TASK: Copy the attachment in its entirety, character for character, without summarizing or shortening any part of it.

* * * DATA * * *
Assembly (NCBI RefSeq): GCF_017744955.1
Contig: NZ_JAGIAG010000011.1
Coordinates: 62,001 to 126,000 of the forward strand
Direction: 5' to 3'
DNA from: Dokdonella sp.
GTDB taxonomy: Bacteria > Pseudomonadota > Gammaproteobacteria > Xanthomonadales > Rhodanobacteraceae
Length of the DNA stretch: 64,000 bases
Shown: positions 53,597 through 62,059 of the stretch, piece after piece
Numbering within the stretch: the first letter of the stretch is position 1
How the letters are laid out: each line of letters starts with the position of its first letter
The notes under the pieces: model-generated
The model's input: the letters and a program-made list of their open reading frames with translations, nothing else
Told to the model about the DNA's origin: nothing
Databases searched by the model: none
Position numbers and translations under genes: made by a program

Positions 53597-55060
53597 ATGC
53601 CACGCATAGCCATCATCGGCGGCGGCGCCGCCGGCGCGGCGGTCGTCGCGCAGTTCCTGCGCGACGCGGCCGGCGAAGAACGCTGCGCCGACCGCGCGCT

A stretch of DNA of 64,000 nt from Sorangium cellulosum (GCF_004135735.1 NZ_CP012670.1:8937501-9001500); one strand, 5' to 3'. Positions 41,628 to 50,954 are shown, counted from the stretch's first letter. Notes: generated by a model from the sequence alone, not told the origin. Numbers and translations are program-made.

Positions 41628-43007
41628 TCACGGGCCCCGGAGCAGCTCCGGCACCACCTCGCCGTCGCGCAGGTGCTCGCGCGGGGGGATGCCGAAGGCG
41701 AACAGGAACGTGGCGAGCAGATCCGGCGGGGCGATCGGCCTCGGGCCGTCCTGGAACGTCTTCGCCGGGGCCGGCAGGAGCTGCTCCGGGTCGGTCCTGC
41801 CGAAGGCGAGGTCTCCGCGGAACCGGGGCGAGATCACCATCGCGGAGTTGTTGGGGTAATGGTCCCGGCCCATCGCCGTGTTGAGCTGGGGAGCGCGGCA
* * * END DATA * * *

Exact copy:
Assembly (NCBI RefSeq): GCF_017744955.1
Contig: NZ_JAGIAG010000011.1
Coordinates: 62,001 to 126,000 of the forward strand
Direction: 5' to 3'
DNA from: Dokdonella sp.
GTDB taxonomy: Bacteria > Pseudomonadota > Gammaproteobacteria > Xanthomonadales > Rhodanobacteraceae
Length of the DNA stretch: 64,000 bases
Shown: positions 53,597 through 62,059 of the stretch, piece after piece
Numbering within the stretch: the first letter of the stretch is position 1
How the letters are laid out: each line of letters starts with the position of its first letter
The notes under the pieces: model-generated
The model's input: the letters and a program-made list of their open reading frames with translations, nothing else
Told to the model about the DNA's origin: nothing
Databases searched by the model: none
Position numbers and translations under genes: made by a program

Positions 53597-55060
53597 ATGC
53601 CACGCATAGCCATCATCGGCGGCGGCGCCGCCGGCGCGGCGGTCGTCGCGCAGTTCCTGCGCGACGCGGCCGGCGAAGAACGCTGCGCCGACCGCGCGCT

A stretch of DNA of 64,000 nt from Sorangium cellulosum (GCF_004135735.1 NZ_CP012670.1:8937501-9001500); one strand, 5' to 3'. Positions 41,628 to 50,954 are shown, counted from the stretch's first letter. Notes: generated by a model from the sequence alone, not told the origin. Numbers and translations are program-made.

Positions 41628-43007
41628 TCACGGGCCCCGGAGCAGCTCCGGCACCACCTCGCCGTCGCGCAGGTGCTCGCGCGGGGGGATGCCGAAGGCG
41701 AACAGGAACGTGGCGAGCAGATCCGGCGGGGCGATCGGCCTCGGGCCGTCCTGGAACGTCTTCGCCGGGGCCGGCAGGAGCTGCTCCGGGTCGGTCCTGC
41801 CGAAGGCGAGGTCTCCGCGGAACCGGGGCGAGATCACCATCGCGGAGTTGTTGGGGTAATGGTCCCGGCCCATCGCCGTGTTGAGCTGGGGAGCGCGGCA